Eczema Treatment Information and Prevention

By: Juliet Cohen

Eczema is a skin problems. Eczema is a general term for a rash similar to the skin. Eczema is also called dermatitis. Eczema is often very itchy, and when you scratch the skin to become red and inflamed. No fewer than 15 million people in the United States have some form of eczema. It occurs in adults and children, but appears most often on babies. You are more likely to have eczema if you have a family history of the disease. There are many forms of eczema. Atopic eczema is believed to have a hereditary component, and often runs in families whose members also have hay fever and asthma.

Approximately 10% to 20% of the world 's population grows atopic dermatitis. Contact dermatitis is a term for a skin reaction resulting from exposure to allergens or irritants. The allergic reaction often develops over a period of time through repeated contact with the substance. Contact dermatitis is of two types: allergic (resulting from a delay in responding to certain allergens, and irritant (resulting from the direct response to a solvent). Another type of eczema xerotic eczema. Xerotic eczema is dry skin which becomes so severe, it will become eczema. It worsens in winter dry, and the trunk and branches are often the hardest hit.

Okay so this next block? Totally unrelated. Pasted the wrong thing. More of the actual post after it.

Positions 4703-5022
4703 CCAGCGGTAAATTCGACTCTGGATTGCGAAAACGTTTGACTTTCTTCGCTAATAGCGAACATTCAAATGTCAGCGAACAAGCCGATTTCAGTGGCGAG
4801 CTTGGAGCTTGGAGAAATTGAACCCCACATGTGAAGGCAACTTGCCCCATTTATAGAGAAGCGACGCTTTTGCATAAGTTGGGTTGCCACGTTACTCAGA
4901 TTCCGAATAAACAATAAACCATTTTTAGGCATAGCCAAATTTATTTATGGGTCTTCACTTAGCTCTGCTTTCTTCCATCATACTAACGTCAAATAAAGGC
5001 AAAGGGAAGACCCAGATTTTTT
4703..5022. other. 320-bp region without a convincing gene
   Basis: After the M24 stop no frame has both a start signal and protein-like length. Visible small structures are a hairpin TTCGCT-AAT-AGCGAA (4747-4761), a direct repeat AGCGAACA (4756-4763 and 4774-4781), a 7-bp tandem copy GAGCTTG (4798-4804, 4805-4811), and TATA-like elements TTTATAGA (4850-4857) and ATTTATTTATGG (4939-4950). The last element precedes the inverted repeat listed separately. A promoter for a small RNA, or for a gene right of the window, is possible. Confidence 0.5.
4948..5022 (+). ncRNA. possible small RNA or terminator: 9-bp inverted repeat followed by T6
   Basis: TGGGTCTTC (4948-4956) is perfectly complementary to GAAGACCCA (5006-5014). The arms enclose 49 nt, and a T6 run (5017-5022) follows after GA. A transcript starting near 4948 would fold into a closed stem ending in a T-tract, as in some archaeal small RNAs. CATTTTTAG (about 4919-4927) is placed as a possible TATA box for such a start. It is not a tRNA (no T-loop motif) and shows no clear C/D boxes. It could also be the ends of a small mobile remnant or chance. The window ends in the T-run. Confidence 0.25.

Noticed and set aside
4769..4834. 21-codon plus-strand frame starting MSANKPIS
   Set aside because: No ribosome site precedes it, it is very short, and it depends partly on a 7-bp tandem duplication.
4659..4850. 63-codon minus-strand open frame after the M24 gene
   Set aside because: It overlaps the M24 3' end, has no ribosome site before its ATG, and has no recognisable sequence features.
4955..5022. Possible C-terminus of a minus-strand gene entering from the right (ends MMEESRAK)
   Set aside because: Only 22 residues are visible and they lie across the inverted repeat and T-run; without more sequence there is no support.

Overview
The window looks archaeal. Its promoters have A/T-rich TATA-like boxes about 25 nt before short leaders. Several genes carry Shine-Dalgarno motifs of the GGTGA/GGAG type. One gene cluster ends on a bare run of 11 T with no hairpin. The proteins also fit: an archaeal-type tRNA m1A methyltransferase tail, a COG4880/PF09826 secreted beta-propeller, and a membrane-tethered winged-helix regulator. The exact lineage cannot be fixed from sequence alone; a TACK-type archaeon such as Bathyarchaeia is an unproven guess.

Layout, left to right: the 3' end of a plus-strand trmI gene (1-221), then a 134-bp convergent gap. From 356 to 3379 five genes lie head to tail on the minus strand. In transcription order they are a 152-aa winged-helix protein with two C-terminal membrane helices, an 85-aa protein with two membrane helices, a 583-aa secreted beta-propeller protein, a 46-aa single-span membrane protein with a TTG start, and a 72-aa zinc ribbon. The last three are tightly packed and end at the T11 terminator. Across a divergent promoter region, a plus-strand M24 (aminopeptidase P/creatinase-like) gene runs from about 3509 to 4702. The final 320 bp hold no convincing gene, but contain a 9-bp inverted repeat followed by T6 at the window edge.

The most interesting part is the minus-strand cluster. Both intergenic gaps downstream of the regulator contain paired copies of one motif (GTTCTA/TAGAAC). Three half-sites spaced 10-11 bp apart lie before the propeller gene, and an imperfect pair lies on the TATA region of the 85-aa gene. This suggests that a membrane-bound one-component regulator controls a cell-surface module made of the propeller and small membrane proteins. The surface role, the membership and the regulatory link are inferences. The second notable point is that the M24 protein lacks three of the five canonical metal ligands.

Seborrhoeic dermatitis causes dry or greasy extension of the scalp and eyebrows. Varicose eczema affects the lower legs of those in their middle to late years. It affects people aged over 50. Eczema can be exacerbated by dry skin. Hydration is one of the most important self-care for people suffering from eczema. Sedative antihistamines are sometimes used to reduce the itch. Capsaicin applied to the skin acts as a counter irritant . Other agents that act on nerve transmissions, like menthol, also have been found to mitigate the body's itch signals. Diet restrictions and chemical skin-drying agents may also used.

Eczema Treatment and Prevention Tips

1. Anti-histamines to reduce inflammation

2. Topical steroids are applied thinly to the affected area.

3. Oral steroids are sometimes prescribed in very severe cases.

4. Avoid excessive scrubbing and toweling after bathing your child.

5. Avoid giving your child frequent hot baths, which tend to dry the skin.

6. Apply moisturizing ointments , lotions, or creams to your child's skin regularly.

Skin Disorders
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